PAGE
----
Deposit refund systems are more effective than mandates
Managing pollution is a hard task for the government because it usually costs people nothing to pollute, but people have to undertake some burden to avoid pollution. Due to these issues, a market-based recycling policy would result in less pollution.
DRS (bottle bills) are an example of a market-based recycling policy, and research indicates states with bottle bills do recycle more.
Fears about major impacts on affected industries should be tempered, as current deposit refund systems have negligible impacts on total materials consumption. Increased materials reclamation, can, however, improve the environment and reduce reliance on foreign suppliers.
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Recent speculation that a federal level bill for a deposit return system (DRS) (commonly called a bottle bill), as well as recent efforts by states to reform DRSs, has renewed interest in what such environmental policies could mean. This policy brief explains what a DRS is, how effective DRSs are and how they compare to alternative recycling policies. Additionally, it highlights how market-based recycling policies such as a DSR might offer policy insight into broader environmental concerns.
Background: What are deposit refund systems (also known as bottle bills)?
A DRS is a recycling policy whereby a fee is levied on a recyclable product (usually a bottle or some returnable container). This fee is then refunded at the time of deposit. In Massachusetts, for example, each aluminum beverage can has a 5 cent fee attached to it; customers are refunded that fee when they deposit these cans. DRSs began as an environmental policy in the 1970s to address waste of single-use bottles, but have not been expanded much since. In fact, all of the systems currently in place—except for those in Hawaii (2002) and Guam (2010)—were enacted between 1971 and 1986.
The philosophy of the DRS is that a market-based policy that creates a financial motive for recycling behavior can result in improved recycling rates. DRSs are often supported by both environmental advocates and the consumers of recyclable materials, especially companies utilizing aluminum cans. Aluminum recycles infinitely, and it is often lower cost for companies to utilize recycled aluminum than it is to utilize virgin aluminum. This means that despite the presence of a fee that intrinsically diminishes demand for canned beverages, some companies support DRSs because boosted recycling rates mean reduced material input costs, resulting in net profits.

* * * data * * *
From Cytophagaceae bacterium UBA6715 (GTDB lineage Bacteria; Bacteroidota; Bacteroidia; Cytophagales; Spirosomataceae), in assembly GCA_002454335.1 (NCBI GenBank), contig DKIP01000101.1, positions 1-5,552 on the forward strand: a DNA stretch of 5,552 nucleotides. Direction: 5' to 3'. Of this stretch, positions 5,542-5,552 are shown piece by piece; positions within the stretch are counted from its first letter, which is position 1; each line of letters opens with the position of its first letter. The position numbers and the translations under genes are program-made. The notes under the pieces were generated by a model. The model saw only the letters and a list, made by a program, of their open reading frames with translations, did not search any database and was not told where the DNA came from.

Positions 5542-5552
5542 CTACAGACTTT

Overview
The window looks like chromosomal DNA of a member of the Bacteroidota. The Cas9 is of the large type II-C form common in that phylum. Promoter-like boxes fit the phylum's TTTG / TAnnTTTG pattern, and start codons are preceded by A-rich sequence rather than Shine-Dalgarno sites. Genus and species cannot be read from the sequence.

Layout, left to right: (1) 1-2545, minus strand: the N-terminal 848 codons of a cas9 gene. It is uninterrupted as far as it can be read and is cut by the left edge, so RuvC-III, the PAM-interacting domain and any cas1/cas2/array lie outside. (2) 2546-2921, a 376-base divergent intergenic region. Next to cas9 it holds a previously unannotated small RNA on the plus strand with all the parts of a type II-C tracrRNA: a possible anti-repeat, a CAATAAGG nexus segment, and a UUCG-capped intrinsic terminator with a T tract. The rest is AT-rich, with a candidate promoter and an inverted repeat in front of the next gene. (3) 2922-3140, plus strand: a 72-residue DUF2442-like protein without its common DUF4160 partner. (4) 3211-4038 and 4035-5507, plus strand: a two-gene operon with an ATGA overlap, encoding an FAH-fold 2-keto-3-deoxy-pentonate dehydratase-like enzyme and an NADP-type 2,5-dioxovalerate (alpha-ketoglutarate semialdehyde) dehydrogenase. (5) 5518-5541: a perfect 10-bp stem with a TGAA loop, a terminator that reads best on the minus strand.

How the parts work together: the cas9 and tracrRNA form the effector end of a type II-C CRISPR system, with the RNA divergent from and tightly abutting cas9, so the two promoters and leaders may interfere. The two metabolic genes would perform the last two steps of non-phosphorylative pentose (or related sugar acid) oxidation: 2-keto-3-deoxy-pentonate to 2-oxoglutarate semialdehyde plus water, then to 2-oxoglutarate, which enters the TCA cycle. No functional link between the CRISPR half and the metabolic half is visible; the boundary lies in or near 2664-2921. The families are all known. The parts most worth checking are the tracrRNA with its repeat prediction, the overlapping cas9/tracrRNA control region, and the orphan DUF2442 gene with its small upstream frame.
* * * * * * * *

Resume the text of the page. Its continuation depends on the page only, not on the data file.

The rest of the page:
Opposition to DRSs can come in two forms: some believe that curbside recycling programs are more convenient and could lead to higher recycling rates, so they view DRSs as unnecessary; others believe DRSs represent an implicit tax and government expansion, and that the ecological and economic benefit of recycling is outweighed by the economic harm of redirecting capital to recycling instead of potentially more productive uses.
A comparison of data from DRS states to non-DRS states shows that curbside programs are less effective than DRSs. It is important to note that curbside recycling is not always convenient for beverage containers, which are not necessarily consumed at residences, or for consumers that do not own a home or lack residential access to curbside recycling.
The suggestion that DRSs create economic harm fails to acknowledge the implicit utility of what is sometimes referred to in economics as “the commons,” which is the value people place on having access to a clean environment, and the costs they are willing to bear to maintain it. In economics, preserving the environment can be a challenging issue because the cost for someone to pollute is essentially zero, but the transaction cost of recycling or proper waste management entails some burden on an individual. There is also limited private sector value in waste management—trash is trash, and only in rare instances does garbage contain value that outweighs the burdens of claiming the value (sorting, reusing, processing, etc.). As such, even the most small-government minded economists acknowledge that waste management is a public good that requires governmental policy to address, otherwise littering and environmental destruction would be rampant. It should also be noted that, generally, wealthier nations put a premium on environmental quality, since as citizens become wealthier, they are more likely to be willing to pay a premium to preserve the environment.
From a free-market perspective, a DRS can be a superior waste management policy to government mandates because individuals respond to price incentives, which the DRS provides. Additionally, enforcement of recycling or waste management mandates is difficult; unless there is a police officer on every corner or mile of interstate, catching littering or the dumping of waste is unlikely. The DRS provides a market-based alternative to the need for large governmental programs that may offer worse outcomes while also being more difficult to enforce.